* In case of delays, have a plan for food and water … while balancing it with the fact that, if traveling internationally, customs may not allow you to carry in much food. Ditto for any connections (we opted to drive to an alternate airport to ensure a direct flight).
    * Check your airline’s rules very carefully for their rules – some have weight restrictions, others limit carry ons, and many charge for a reservation (which is required)

    Relax
    * Remind yourself to relax – your dog will feed off your emotions, so it is extra important.
    * We did this and are happy to report our seat mates were oblivious to the fact that we had a dog. And for the skeptics out there…my seat mates actually asked me if he came in on another flight when they saw my doxie appear at customs for his agricultural inspection!

    For the onward (or return) journey
    Oh, and one last thing – depending on the length of your travel and your next destination and airline you may need to get another well-pet certificate from a vet as they can have short expiration dates.

    Good luck. Look forward to hearing about your adventure :)
     
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  2. Chimpy
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    Chimpy Gold Member

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    Any photographs of your dachshund in its bag?
     
  3. Tinkerer
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    Tinkerer Gold Member

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    Hope one on a canoe will do ;)

    bug on canoe - small.jpg
     
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  4. Chimpy
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    Chimpy Gold Member

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    Does look cute [​IMG]
     
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  5. Tinkerer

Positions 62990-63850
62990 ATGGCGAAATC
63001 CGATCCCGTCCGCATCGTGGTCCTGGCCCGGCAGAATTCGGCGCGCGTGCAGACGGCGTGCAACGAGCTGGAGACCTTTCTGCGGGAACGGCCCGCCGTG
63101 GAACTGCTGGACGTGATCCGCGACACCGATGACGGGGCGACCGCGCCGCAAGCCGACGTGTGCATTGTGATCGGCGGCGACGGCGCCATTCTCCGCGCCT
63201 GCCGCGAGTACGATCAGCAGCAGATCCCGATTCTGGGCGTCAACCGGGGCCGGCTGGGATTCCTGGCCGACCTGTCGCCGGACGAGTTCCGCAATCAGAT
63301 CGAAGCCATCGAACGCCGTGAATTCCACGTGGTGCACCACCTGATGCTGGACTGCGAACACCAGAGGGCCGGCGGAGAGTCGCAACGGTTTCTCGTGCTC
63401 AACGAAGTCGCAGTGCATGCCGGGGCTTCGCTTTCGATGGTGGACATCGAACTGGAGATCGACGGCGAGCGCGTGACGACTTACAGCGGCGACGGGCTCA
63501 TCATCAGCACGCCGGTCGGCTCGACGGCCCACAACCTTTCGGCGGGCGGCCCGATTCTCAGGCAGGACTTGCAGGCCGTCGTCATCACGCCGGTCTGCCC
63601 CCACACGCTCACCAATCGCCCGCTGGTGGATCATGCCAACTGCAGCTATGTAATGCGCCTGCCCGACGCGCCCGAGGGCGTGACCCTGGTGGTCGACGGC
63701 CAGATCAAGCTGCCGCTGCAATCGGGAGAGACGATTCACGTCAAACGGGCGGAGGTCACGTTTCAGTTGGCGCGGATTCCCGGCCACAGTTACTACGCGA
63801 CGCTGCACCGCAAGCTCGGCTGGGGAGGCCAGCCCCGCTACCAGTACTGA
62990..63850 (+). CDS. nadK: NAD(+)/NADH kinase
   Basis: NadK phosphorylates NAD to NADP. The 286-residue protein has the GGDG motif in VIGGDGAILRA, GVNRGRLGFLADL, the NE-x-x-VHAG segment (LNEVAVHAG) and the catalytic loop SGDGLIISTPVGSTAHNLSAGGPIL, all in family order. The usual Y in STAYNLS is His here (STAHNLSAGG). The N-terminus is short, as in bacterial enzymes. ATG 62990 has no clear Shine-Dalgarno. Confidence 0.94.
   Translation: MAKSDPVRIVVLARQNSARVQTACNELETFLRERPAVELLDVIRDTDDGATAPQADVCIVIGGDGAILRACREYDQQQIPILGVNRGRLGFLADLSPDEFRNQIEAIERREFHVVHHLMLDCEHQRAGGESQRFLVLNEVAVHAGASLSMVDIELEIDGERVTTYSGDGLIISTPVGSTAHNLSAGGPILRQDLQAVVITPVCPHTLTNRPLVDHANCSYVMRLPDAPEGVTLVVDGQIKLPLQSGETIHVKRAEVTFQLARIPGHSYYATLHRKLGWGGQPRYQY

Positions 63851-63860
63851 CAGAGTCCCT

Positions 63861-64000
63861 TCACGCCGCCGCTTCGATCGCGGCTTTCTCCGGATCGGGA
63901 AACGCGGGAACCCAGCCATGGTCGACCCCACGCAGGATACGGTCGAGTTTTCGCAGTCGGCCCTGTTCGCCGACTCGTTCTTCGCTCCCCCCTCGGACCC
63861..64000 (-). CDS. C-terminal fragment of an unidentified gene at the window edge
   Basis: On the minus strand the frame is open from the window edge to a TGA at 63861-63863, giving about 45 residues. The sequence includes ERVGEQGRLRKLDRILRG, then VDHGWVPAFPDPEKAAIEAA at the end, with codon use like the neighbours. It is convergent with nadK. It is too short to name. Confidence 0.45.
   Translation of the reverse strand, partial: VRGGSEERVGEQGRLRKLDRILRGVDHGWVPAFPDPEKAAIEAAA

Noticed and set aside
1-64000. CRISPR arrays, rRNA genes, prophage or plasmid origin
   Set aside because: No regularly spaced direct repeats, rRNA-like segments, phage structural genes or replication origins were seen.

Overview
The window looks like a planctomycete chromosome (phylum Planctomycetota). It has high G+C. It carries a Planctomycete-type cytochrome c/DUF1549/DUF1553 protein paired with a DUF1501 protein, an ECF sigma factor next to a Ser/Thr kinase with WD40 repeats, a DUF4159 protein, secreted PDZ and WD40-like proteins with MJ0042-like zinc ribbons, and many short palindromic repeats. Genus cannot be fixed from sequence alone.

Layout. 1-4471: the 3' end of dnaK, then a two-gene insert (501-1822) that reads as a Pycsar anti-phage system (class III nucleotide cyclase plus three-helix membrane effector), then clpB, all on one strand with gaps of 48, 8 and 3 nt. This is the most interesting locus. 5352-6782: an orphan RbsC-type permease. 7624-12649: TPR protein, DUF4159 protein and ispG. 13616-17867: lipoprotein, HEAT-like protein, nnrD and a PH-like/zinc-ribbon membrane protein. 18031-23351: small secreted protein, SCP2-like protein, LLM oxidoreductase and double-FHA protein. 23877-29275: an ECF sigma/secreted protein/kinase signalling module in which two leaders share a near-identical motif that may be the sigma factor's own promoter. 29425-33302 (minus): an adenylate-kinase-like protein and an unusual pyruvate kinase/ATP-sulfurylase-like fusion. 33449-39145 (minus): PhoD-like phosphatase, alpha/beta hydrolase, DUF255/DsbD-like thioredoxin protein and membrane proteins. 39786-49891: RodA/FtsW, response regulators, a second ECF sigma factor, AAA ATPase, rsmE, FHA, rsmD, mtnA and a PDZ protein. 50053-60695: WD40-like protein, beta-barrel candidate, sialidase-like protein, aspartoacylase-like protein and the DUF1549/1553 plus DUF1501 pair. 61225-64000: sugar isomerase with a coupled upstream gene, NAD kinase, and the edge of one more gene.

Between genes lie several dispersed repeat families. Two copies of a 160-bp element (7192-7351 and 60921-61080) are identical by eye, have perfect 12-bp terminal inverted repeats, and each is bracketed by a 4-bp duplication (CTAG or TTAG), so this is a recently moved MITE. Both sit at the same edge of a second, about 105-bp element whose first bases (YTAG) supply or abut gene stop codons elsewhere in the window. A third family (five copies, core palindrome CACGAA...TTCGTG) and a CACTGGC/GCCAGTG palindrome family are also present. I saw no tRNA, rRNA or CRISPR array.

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    My dog thanks you :)
     
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  6. ttervooren
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    ttervooren Silver Member

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    I travel frequently with my MinPin. Tinkerer, your write up was excellent. Training your dog to love the travel bag is really important. When I say "lock up" to BJ, he runs to where I keep the bag and cannot wait to get in it. He goes everywhere with me...to movies, restaurants, shopping, flying, even the opera. No one ever knows he is even there. Once while in coach on a 3 hour flight, the little girl ahead of us was crying after the touch down so I let BJ poke his head out to see if she might be distracted. It worked and the folks around us were delighted and amazed he was on the plane. His Deluxe Sherpa bag is 10 years old and looking pretty battered. Think I will look the Pet Ego Jet Set bag you recommend as it is time to replace BJ's.
    I usually have to take 2 flights and recommend that you have no less than 2 hours between flights. Then you can take the dog outside for a walk and still get through security to catch your next flight. Happy travels.
     
  7. inukshuk
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    inukshuk Gold Member

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    I agree with Tinkerer and ttervooren that a dog's good-behavior is essential. Anyone else travel with their furry companion?
     
  8. Flyer_Esq
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    Flyer_Esq Silver Member

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    Traveled with my cat on a plane once (I was moving). That was interesting. :D
     
  9. Tinkerer
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    Tinkerer Gold Member

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    Cats are much more, ahem, independent minded. ;)